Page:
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When doing any kind of writing that involves using Shakespearean terminology, a good approach is to consult a Shakespearean glossary (Shakespeare Words Glossary). But first, it's best to simply start putting down words in modern English. It will be easy to rewrite your draft using Shakespearean language from there. To start writing a letter from Sir Andrew to Cesario challenging Cesario to a duel, you'll first want to become very familiar with Sir Andrew's character by conducting a character analysis.
A character analysis explores exactly how an author presents a character as a person. To analyze characterization, we look at things like what the character does and says and especially other characters' reactions to the character in question. Looking at other characters' reactions is especially important because we can learn a lot about a character just by the other characters' opinions of the character in question. One thing we learn very early on in the play is that the other characters acknowledge Sir Andrew to be a complete idiot and a fool. Maria particularly calls him a "very fool, and a prodigal," meaning a monetarily wasteful person (I.iii.21-22). We even see further proof of Sir Andrew's ridiculousness in the letter he wrote that Sir Toby reads in Act 3, Scene 4. If you look at it carefully, you'll see that many of Sir Andrew's statements are nonsensical because they are contradictory. For example, he opens the letter with, "Youth, whatsoever thou art, thou art but a scurvy fellow," meaning "whatever you are, you are a despicable person" (III.iv.140-41). The issue here is that if Sir Andrew is going to call Cesario despicable, then he should not also open with a statement allowing for the prospect of Cesario being anything other than a despicable person. In other words, if someone with more sense and education had written the opening line, that person would have merely written, "Youth, thou art a scurvy fellow." Hence paying attention to the ridiculousness of Sir Andrew's words will certainly help you in creating your own version of the letter. It's also important to note that Sir Andrew never actually makes an accusation in his letter nor does he actually challenge Cesario. Instead, he states he is making no claim to base his challenge on and gives Cesario the chance to kill him when Cesario is heading back to Orsino's.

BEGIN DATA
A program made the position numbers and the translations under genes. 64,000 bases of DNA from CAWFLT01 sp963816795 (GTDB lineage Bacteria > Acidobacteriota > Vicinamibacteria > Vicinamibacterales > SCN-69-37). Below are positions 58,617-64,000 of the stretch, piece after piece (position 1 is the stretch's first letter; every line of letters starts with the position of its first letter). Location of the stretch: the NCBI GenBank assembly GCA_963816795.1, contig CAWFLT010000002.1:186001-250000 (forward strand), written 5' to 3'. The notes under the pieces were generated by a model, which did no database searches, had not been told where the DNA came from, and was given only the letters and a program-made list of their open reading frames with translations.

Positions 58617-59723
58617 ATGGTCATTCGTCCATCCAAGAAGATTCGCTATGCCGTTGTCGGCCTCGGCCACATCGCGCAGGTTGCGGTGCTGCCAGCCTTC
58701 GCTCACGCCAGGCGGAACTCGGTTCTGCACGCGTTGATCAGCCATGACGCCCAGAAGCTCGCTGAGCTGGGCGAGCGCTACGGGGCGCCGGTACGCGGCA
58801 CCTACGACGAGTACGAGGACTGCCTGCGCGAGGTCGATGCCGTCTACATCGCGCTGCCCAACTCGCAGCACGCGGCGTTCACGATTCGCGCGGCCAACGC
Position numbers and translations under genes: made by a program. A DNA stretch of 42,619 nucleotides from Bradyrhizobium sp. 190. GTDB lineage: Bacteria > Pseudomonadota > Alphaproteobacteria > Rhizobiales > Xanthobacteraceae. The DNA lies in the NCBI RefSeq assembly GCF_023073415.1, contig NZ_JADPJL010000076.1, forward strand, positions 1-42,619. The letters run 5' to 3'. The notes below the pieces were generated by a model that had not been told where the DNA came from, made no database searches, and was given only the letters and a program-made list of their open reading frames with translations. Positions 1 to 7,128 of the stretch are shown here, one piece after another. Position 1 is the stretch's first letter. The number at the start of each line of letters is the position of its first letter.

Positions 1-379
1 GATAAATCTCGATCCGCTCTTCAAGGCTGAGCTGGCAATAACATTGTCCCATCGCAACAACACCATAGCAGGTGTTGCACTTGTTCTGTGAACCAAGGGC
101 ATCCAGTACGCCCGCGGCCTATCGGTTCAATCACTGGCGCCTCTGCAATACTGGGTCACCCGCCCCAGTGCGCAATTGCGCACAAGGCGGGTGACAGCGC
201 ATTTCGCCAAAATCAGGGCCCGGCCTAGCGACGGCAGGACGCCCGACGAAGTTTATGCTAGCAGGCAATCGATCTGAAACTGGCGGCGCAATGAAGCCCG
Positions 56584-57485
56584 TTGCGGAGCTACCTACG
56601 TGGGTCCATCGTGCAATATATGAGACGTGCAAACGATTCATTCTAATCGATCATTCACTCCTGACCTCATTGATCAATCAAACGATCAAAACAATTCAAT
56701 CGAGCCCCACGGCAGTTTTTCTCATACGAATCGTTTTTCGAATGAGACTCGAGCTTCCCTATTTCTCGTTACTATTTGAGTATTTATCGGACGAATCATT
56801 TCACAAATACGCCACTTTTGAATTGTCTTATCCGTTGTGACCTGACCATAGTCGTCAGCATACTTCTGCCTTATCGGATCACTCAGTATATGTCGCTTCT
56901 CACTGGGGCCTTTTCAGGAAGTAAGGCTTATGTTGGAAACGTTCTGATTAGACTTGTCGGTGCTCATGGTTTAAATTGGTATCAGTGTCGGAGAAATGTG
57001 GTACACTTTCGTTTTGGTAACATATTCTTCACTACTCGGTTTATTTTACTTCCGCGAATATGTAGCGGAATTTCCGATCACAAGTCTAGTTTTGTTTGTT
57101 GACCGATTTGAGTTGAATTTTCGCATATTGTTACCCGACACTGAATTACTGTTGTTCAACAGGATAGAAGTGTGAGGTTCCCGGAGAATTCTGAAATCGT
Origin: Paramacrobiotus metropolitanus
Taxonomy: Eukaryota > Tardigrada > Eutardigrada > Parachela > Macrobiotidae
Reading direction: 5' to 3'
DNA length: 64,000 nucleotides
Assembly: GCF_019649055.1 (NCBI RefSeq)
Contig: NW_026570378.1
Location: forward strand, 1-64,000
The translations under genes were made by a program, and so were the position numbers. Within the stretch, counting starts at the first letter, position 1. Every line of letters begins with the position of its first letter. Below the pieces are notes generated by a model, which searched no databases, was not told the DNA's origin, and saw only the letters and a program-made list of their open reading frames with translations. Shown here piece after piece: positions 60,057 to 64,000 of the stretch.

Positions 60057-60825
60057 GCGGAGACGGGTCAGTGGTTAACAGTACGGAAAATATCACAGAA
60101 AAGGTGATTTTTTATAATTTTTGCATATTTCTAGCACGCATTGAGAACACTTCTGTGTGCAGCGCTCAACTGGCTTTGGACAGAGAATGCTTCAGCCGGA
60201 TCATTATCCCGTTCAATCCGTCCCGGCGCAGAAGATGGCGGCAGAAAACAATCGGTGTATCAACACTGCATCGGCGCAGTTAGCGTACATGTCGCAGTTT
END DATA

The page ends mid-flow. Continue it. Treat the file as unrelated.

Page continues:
Hence, if you were rewriting Sir Andrew's letter, you would again be as vague as possible as to the reason of the challenge plus fail to make it an apparent challenge, and even be as contradictory as possible in your writing, just as any idiot like Sir Andrew would be. One possible idea for starting would be:
- Youth, while thou art a gentleman, thou art a blackguard. I'll tell thee not how thou hast offended me.
In this first sentence, Sir Andrew would be calling Cesario both a gentleman and a blackguard, meaning contemptible person, which are contradictory terms. He is again also failing to state the nature of Cesario's offence, which defeats the purpose of a letter of challenge.
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